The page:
* U.S. dollar climbs above 100 yen
* Gold off 1 percent as U.S. jobless data, strong dollar
* S&P 500 snaps five-day winning streak
By Rodrigo Campos
NEW YORK, May 9 The U.S. dollar broke through
100 yen on Thursday, its highest level against the currency in
over four years, while stocks in major markets slipped from
recent record levels.
Investors sold the low-yielding yen as support from central
banks around the world continued to push cash into
higher-yielding assets. U.S. stocks fell slightly after recent
gains from a rally that had taken the S&P 500 index to record
highs for five straight sessions.
The dollar got support from U.S. data showing first-time
applications for unemployment insurance fell last week to the
lowest level in more than five years.
"A stampede out of safety and brightening U.S. job prospects
helped catapult the dollar over the key triple-digit threshold
against the yen," Joe Manimbo, senior market analyst at Western
Union Business Solutions in Washington, said in a note.
The yen is on track for eight straight months of declines
against the greenback, shedding more than 30 percent since its
September high near 77. A major stimulus program by the Bank of
Japan last month to revive the economy has helped prolong the
yen's weakening trend.
U.S. stocks slipped but the recent uptrend remains intact,
giving room for declines after the strong climb.
"This market is so stretched to the upside that if we get
some little wiggle somewhere, I can easily see us getting back
down to 1,580" on the S&P 500, said Stephen Massocca, managing
director of Wedbush Equity Management LLC in San Francisco.
Pullbacks in U.S. equities have been short-lived and shallow
even as traders have said the market could benefit from a
correction. The expectation of continued accommodative monetary
policy from central banks globally has sustained support for
At the close the Dow Jones industrial average fell
22.5 points or 0.15 percent, to 15,082.62, the S&P 500
lost 6.02 points or 0.37 percent, to 1,626.67 and the Nasdaq
Composite dropped 4.1 points or 0.12 percent, to
The Euro STOXX 50 index dropped 0.4 percent,
retreating from a near two-year high but finding support at an
upward trendline from lows hit on April 18. The pan-European
FTSEurofirst closed flat to stay near five-year highs.
The MSCI world index, which tracks stocks in
45 countries, was down 0.7 percent after earlier hitting its
highest level since June 2008.
GREENBACK RISES BROADLY
The U.S. dollar rose against major currencies almost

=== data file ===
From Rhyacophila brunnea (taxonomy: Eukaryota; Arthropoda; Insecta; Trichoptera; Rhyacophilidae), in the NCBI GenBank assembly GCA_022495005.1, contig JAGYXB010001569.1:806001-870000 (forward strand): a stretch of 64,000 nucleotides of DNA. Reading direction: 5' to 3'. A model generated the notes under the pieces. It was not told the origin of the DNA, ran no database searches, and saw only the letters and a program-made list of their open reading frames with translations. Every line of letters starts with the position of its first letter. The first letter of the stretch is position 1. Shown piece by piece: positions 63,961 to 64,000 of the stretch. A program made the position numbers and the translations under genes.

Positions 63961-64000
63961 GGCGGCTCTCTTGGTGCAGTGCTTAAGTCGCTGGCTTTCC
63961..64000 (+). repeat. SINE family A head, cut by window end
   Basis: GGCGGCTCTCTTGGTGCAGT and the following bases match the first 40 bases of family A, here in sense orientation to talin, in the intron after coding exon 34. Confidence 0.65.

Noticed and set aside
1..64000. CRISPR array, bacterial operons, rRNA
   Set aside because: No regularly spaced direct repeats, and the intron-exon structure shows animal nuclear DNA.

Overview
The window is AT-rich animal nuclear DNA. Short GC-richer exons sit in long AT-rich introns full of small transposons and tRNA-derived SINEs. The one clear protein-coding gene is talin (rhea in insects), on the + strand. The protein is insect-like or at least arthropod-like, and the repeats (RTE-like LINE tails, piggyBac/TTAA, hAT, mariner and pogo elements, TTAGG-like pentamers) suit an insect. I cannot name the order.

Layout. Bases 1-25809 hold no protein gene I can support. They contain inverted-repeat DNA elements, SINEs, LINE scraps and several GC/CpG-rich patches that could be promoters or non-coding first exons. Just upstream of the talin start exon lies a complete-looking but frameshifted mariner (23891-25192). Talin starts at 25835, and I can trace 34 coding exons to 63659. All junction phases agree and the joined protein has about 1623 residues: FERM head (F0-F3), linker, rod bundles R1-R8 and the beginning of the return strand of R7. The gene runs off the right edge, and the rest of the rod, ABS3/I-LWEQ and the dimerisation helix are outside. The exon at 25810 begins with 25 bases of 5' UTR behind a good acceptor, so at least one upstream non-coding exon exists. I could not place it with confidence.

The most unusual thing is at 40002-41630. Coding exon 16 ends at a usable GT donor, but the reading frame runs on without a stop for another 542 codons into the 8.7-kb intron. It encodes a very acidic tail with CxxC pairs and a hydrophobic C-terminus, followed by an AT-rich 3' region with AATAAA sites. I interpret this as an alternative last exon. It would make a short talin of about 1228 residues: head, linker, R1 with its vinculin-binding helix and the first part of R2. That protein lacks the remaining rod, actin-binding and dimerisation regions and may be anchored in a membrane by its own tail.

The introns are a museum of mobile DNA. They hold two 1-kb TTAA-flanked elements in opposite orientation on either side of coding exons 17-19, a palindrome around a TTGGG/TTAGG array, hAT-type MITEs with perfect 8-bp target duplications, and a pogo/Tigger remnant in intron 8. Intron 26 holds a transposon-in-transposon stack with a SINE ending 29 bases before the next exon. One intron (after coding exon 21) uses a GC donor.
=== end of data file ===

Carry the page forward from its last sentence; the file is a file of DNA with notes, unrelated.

1 percent and above its 14- and 50-day moving averages.
The yen closed the session down 1.6 percent at 100.59 per
The euro was down 0.8 percent at $1.3045 after
earlier hitting a high of $1.3177.
The euro was pressured by slightly softer-than-expected
demand at a Spanish debt auction, while Spanish government bond
Brent crude edged up in volatile trade and U.S. crude
settled slightly down, as investors weighed Middle East tensions
against weak demand and high inventories.
U.S. oil fell 23 cents to settle at $96.39 a barrel
and was down further in extended trading. Brent crude
edged up 13 cents to settle at $104.47 per barrel and later
dropped 9 cents to $104.25.
Brent has dipped from a one-month high of $105.94 touched on
Tuesday after Israeli air strikes on Syria over the weekend
stoked supply fears.
"There's a tug of war here; the demand is not going to be
there, but the economy is slowly improving," said Mark Waggoner,
president at Excel Futures in Bend, Oregon.
Saudi Arabia increased crude oil output by 160,000 barrels
per day to 9.3 million bpd in April, industry sources said this
week, adding to an already well-supplied global market.
Spanish bond yields rose on speculation Madrid may be
planning another bond sale after borrowing costs fell at
Thursday's auction of just over 4.5 billion euros of new debt.
The country's 10-year bond yields were 8 basis points higher
at 4.195 percent, having moved away from the
2-1/2 year lows of 3.954 percent touched last Friday.
Prices for U.S. Treasuries were flat as investors balanced
stronger-than-expected jobs data with expectations that riskier
assets such as equities could see a correction soon.
The U.S. 10-year Treasury note yield inched up
to 1.811 percent, the highest in nearly a month. The U.S.
30-year bond traded down 5/32 to yield 2.994 percent
from 2.987 percent late on Wednesday.
Gold prices fell after the U.S. jobs data, with dollar
strength weakening the price further. Spot gold was down
1 percent to $1,456.69. The metal gained 1.4 percent in the
previous session, its biggest one-day rise in two weeks.